Best Things to Do in Sofia Bulgaria

In the text below we have outlined the top things to do and see in Sofia. Taking into account that most travelers will only stay for a day or two in Sofia and continue to explore other places in Bulgaria afterwards, we have kept our guide moderately short. With only a day at your disposal, your schedule must be very well organized keeping trips short and saving precious time and money for other pleasant activities like having dinner and drinking rakia and wine.

Sofia Centre from above

An Introduction to Sofia

Sofia is the capital of Bulgaria and also its largest city. According to the last census there were more than 1.3 million people living in the city which is around 17% of Bulgaria’s population. Adding the inhabitants of the nearby villages and cities like Ihtiman, Pernik, Samokov, Kostinbrod, Radomir and others we can easily conclude that roughly 20% of Bulgaria’s population is living in the Sofia kettle. Currently the capital city is the administrative and industrial centre of the country. When we take a look at the map it is easily seen that the area is also a natural transport hub, being a crossing point for three transport corridors and linking Asia with Europe.

Sofia is a city bustling with life, and there are plenty of things to do around. Just to name a few, you can visit some interesting pubs and cozy restaurants to get a taste of the local drink and food. On the sightseeing end if things, you will be delighted to learn that Sofia is packed with museums, cathedrals and churches. If you are up for some fun, Sofia has entertainment and game centers, small art shops for handmade items, bars and diners, and a lot more. You can even join organized heritage and historical tours or cultural and city tours, but I always prefer to do sightseeing in my own pace.

Tip: If you plan on exploring on your own and you find public transit somehow confusing, you can always rent a car for getting around.

A Good Place to Start Your Trip


Serdika Station

Let’s say that you’ve landed at Sofia Airport and have one day at your disposal – sufficient only for a quick tour. One of the smartest and easiest things to do in this area of Sofia is to take the subway to Serdika station straight from the airport. It is newly built and like most of the European cities you would skip the traffic jams. All this adds up to one short and pleasant journey. The cost of the ticket is 1 lev, or you can buy a day card for all lines and types of public transport for 4 lev (1 EUR = 1.95 lev). A taxi to the centre would probably cost you around 12 lev in one direction and time lost in traffic. Besides arriving right at the heart of the city the Serdika station is actually one small museum where you can look at the exhibits from the antiquity period found during its construction, and the best part is this is absolutely free. While still being there don’t miss to check out the Church of St. Petka of the Saddlers. The temple is built in XI century using the foundations of an old Roman tomb. According to the hypothesis backed by the writer Nikolay Haytov but disputed by others this was the burial ground of Vasil Levski. Dubbed the Apostle of Freedom he was considered as one of the most important figures in the revolutionary movement for the liberation of Bulgaria.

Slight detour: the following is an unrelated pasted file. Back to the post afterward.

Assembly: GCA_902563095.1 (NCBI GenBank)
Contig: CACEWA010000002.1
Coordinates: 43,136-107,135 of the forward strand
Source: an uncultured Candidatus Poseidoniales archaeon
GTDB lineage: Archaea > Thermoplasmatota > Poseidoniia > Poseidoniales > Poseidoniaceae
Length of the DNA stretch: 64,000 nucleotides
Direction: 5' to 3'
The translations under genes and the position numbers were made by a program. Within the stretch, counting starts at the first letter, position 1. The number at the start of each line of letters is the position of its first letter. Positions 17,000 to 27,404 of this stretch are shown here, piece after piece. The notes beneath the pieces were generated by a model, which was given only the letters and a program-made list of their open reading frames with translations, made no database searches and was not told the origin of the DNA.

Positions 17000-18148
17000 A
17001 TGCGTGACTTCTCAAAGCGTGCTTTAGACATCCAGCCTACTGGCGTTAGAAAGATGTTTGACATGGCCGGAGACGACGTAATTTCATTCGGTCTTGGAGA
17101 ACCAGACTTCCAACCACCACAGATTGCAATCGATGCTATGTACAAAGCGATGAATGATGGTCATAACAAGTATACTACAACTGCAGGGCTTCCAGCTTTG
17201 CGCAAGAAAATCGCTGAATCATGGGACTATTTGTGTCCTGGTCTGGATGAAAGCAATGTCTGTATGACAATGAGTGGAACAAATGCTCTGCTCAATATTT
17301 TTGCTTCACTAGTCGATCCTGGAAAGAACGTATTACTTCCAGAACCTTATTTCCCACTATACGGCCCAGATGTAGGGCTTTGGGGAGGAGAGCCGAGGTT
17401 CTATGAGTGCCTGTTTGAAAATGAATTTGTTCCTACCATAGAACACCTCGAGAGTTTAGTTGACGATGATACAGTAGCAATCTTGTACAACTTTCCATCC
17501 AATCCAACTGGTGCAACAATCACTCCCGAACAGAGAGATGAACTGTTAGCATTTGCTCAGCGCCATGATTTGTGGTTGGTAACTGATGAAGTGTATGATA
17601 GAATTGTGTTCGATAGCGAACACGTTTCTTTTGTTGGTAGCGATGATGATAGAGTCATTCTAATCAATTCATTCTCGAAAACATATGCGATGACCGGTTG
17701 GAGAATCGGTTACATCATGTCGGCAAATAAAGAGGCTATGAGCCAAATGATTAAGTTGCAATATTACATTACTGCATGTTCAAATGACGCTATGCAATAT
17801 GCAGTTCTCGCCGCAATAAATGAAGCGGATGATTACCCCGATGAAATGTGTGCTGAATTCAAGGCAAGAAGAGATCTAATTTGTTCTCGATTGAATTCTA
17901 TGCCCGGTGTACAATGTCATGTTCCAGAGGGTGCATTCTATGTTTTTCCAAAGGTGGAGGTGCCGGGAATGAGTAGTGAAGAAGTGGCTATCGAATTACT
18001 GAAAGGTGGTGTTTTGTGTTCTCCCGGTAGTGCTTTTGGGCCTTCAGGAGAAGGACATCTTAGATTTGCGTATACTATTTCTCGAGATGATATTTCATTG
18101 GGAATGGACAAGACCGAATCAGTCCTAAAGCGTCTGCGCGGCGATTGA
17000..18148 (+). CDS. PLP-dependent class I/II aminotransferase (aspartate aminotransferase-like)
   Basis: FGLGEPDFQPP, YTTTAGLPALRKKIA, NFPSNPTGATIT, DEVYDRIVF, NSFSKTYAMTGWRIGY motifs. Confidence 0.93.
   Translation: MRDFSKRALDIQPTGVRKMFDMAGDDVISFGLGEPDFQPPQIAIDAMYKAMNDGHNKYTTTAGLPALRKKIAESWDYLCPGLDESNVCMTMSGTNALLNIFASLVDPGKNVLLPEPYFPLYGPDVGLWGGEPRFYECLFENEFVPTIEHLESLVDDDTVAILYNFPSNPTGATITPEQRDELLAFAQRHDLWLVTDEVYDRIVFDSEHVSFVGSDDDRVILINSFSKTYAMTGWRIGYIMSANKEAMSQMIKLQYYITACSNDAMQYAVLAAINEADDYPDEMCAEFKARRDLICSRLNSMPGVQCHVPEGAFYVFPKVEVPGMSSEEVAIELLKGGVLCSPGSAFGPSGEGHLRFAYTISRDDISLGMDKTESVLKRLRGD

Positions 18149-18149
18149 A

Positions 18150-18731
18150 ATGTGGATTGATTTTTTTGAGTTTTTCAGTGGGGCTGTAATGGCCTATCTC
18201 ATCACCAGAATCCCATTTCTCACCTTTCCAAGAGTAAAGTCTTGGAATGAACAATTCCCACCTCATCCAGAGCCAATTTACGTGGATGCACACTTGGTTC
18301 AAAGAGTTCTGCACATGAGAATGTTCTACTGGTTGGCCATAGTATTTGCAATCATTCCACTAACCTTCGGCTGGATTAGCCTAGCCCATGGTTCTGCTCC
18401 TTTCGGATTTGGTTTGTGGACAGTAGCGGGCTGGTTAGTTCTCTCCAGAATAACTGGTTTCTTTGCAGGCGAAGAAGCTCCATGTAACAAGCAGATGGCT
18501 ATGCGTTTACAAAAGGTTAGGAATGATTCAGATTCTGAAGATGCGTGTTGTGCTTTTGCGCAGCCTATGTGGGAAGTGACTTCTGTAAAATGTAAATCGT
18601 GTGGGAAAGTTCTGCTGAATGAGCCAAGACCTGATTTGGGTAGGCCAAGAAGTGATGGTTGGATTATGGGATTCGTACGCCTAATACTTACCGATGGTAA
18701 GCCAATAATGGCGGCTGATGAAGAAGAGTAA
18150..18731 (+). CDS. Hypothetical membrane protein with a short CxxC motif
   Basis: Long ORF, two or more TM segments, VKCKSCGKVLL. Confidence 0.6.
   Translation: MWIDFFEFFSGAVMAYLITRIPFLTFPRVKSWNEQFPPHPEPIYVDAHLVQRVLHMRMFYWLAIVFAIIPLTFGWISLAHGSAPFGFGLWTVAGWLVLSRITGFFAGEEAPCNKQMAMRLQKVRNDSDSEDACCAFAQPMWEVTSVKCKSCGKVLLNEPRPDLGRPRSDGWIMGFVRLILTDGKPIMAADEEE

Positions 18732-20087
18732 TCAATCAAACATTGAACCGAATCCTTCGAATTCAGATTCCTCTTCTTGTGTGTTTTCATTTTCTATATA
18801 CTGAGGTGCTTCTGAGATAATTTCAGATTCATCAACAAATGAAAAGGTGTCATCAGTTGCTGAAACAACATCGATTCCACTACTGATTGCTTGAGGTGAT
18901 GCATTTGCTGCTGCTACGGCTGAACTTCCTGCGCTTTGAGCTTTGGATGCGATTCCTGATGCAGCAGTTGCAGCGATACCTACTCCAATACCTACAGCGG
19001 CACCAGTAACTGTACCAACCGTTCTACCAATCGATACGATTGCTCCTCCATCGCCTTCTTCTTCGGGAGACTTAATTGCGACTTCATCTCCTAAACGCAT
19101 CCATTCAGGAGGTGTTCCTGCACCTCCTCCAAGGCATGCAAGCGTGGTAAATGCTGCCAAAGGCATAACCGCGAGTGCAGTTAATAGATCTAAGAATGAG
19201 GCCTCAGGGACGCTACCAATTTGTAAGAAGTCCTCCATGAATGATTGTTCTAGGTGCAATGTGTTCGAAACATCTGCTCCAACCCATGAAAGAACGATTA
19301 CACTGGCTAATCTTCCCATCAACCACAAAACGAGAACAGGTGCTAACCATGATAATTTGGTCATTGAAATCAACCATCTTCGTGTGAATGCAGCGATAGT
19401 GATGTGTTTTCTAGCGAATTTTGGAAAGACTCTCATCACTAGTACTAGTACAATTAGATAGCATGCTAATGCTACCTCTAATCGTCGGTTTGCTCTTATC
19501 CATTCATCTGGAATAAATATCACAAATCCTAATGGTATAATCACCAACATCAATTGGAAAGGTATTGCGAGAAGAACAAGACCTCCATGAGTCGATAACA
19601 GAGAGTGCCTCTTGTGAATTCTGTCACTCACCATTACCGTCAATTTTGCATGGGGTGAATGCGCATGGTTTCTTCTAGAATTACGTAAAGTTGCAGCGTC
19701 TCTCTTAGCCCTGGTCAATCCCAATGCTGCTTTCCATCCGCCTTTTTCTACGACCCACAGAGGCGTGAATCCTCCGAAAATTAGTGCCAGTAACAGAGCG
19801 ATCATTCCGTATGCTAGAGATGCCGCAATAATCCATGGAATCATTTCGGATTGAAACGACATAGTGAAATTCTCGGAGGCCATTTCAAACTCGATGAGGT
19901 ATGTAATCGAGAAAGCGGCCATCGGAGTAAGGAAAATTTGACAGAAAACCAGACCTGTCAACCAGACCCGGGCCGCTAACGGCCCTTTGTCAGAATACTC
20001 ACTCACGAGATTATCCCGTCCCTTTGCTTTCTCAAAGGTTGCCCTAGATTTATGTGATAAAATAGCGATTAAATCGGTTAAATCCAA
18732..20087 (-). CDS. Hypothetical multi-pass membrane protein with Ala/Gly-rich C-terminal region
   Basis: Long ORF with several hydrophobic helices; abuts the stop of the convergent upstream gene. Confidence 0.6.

The Triangle of Tolerance

Not far from there are the the next stops in our things to do in Sofia list – The Synagogue and the Cathedral of St. Joseph . This is the largest Catholic temple in Bulgaria and it can accommodate up to 1000 worshipers. Intriguing and not very well known fact is that it was visited by Pope  John Paul II in 2002. This Synagogue is the biggest in Southeastern Europe with a capacity for 1300 pilgrims. One of its main features is the massive chandelier weighting  1.7 tons and the Jewish Museum of History housed inside. Despite its size the services are usually attended by not more than 60-70 people due to the secularity of the local Jewish population.


Banya Bashi Mosque

Taking a look around and we can easily spot a minaret.  This is the Banya Bashi Mosque which was designed in 1576 by the architect Mimar Sinan who also built the Sultan Selim Mosque in Edirne. This example of the Ottoman architecture offers not so special exterior but compensates with a magnificent interior. A long description could not depict all the details and probably will be boring for most of the readers. The best thing is to just see it for yourself.
Together those three religious sanctuaries form the so called “Triangle of Tolerance” which is a sign not only for the rich cultural heritage in the capital, but also for the religious tolerance in the region.


Like most of the Europeans the Bulgarians have also developed a passion for shopping, and this is actually one of the things to do in Sofia. Tsentralni Hali and TZUM are right across the street. The latter has a size of 19000 sq. metres and was the most luxurious store during the communist rule of Bulgaria. Once people from all over the country flocked here to buy things they couldn’t find anywhere else. Nowadays it is a modern store where you can discover the most expensive and well known fashion brands or enjoy a nice snack in the pastry shop.

TZUM at night

TZUM at night

Sofia Museum of History


Sofia Central Mineral Baths

Situated on the same street is the Central Mineral Bath. As the name implies back in the days this was a bath. Today it is the Sofia Museum of History. Built between 1908-1913 the construction had two pools and a special SPA section. Actually the mineral springs have been used many centuries ago. During the construction were found ruins dating back to the period of the Roman Empire.